Today we pray with St Gregory of Nyssa, one of the three Cappadocian Fathers (ca. 335- after 394). As we read some of his writings, may we align our spirits with the Spirit of God and understand that Christ is in our midst:
Our Bridegroom has not been taken from us. He stands in our midst, though we see him not. The Priest is within the holy place. He is entered into that within the veil, whither
Our forerunner Christ has entered for us (Hebrews 6:20). He has left behind him the curtain of the flesh. No longer does he pray to the type or shadow of the things in heaven, but he looks upon the very embodiment of these realities. No longer through a glass darkly does he intercede with God, but face to face he intercedes with Him: and he intercedes for us , and for thenegligences and ignorancesof the people.
Where are you pasturing your flock, O good Shepherd, who carry the whole flock on your shoulders? For the whole of human nature is one sheep and you have lifted it onto your shoulders. Show me the place of peace, lead me to the good grass that will nourish me, call me by name so that I, your sheep, hear your voice, and by your speech give me eternal life. Answer me, you whom my soul loves.I give you the name ‘you whom my soul loves’ because your name is above every name and above all understanding and there is no rational nature that can utter it or comprehend it. Therefore your name, by which your goodness is known, is simply the love my soul has for you. How could I not love you, when you loved me so much, even though I was black, that you laid down your life for the sheep of your flock? A greater love cannot be imagined, than exchanging your life for my salvation.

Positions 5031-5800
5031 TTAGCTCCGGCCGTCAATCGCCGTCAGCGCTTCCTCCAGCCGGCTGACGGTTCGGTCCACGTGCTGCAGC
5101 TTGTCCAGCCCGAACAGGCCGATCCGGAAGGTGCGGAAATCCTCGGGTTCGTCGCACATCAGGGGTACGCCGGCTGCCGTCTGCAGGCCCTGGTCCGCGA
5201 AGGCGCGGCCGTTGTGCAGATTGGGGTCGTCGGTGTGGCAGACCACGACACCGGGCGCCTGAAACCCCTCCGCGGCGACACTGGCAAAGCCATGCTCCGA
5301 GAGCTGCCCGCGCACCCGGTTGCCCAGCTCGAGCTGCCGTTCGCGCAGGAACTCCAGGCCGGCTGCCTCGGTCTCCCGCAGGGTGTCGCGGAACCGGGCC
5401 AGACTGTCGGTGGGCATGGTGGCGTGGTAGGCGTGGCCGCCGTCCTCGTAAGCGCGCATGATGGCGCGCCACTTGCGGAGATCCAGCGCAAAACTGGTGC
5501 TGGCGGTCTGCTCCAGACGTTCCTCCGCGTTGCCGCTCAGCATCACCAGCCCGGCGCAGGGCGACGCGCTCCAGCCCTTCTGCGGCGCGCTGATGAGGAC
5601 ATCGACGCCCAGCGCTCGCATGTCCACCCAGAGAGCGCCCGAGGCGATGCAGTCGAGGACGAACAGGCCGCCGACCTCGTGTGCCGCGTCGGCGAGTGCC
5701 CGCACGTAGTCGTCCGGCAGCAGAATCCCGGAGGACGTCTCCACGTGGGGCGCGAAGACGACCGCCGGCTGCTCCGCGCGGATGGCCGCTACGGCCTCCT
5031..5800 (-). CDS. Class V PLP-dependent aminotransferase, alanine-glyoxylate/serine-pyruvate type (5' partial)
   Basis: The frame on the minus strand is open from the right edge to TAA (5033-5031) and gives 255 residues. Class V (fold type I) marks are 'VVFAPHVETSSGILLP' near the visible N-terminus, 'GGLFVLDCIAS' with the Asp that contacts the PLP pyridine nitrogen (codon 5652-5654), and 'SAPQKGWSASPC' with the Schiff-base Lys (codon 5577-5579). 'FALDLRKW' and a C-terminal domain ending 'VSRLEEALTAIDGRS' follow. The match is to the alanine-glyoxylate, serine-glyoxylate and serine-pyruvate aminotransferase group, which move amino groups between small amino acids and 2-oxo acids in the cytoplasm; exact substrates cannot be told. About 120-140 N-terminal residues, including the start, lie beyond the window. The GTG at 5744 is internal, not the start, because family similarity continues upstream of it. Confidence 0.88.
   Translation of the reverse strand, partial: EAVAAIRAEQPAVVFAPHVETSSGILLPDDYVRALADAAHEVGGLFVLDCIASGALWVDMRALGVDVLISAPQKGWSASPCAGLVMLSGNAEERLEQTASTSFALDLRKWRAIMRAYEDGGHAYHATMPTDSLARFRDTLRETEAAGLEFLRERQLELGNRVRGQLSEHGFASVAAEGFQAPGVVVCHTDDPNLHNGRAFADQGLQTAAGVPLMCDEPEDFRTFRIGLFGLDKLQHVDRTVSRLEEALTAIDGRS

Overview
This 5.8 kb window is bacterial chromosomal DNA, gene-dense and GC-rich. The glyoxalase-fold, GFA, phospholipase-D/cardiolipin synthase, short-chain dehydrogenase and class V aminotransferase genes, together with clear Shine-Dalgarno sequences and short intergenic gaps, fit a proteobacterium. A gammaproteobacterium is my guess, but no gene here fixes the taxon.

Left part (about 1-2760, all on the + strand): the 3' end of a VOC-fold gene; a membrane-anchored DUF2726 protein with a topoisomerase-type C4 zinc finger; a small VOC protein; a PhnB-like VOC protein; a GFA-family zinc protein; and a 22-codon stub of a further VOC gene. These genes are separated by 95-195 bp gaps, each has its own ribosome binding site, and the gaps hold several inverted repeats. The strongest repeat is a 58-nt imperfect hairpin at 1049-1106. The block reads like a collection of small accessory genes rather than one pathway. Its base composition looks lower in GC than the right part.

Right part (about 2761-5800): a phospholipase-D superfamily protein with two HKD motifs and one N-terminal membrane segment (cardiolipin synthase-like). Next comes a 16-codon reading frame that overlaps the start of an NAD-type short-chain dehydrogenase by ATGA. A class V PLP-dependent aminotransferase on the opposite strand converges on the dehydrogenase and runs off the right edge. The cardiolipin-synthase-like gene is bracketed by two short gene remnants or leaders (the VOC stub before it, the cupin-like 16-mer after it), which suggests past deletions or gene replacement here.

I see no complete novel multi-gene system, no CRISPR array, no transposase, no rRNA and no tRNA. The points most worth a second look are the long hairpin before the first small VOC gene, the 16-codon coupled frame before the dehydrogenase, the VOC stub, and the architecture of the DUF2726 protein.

Show me then, my soul says, where you pasture your flock, so that I can find that saving pasture too, and fill myself with the food of heaven without which no-one can come to eternal life, and run to the spring and fill myself with the drink of God. You give it, as from a spring, to those who thirst – water pouring from your side cut open by the lance, water that, to whoever drinks it, is a spring of water welling up to eternal life.
If you lead me to pasture here, you will make me lie down at noon, sleeping at peace and taking my rest in light unstained by any shade. For the noon has no shade and the sun stands far above the mountain peaks. You bring your flock to lie in this light when you bring your children to rest with you in your bed. But no-one can be judged worthy of this noonday rest who is not a child of light and a child of the day. Whoever has separated himself equally from the shadows of evening and morning, from where evil begins and evil ends, at noon he will lie down and the sun of righteousness will shine on him.Show me, then, my soul says, how I should sleep and how I should graze, and where the path is to my noonday rest. Do not let me fall away from your flock because of ignorance, and find myself one of a flock of sheep that are not yours.
Thus my soul spoke, when she was anxious about the beauty that God’s care had given her and wanted to know how she could keep this good fortune for ever.
[This is a guest post from Michael Fletcher, a Th.M. student at Western Seminary.]